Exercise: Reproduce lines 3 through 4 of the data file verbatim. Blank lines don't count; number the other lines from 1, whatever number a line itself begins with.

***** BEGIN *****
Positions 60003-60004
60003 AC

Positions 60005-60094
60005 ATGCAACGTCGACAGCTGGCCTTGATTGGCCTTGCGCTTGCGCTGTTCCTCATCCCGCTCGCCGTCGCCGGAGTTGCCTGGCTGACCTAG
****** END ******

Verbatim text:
Positions 60005-60094
60005 ATGCAACGTCGACAGCTGGCCTTGATTGGCCTTGCGCTTGCGCTGTTCCTCATCCCGCTCGCCGTCGCCGGAGTTGCCTGGCTGACCTAG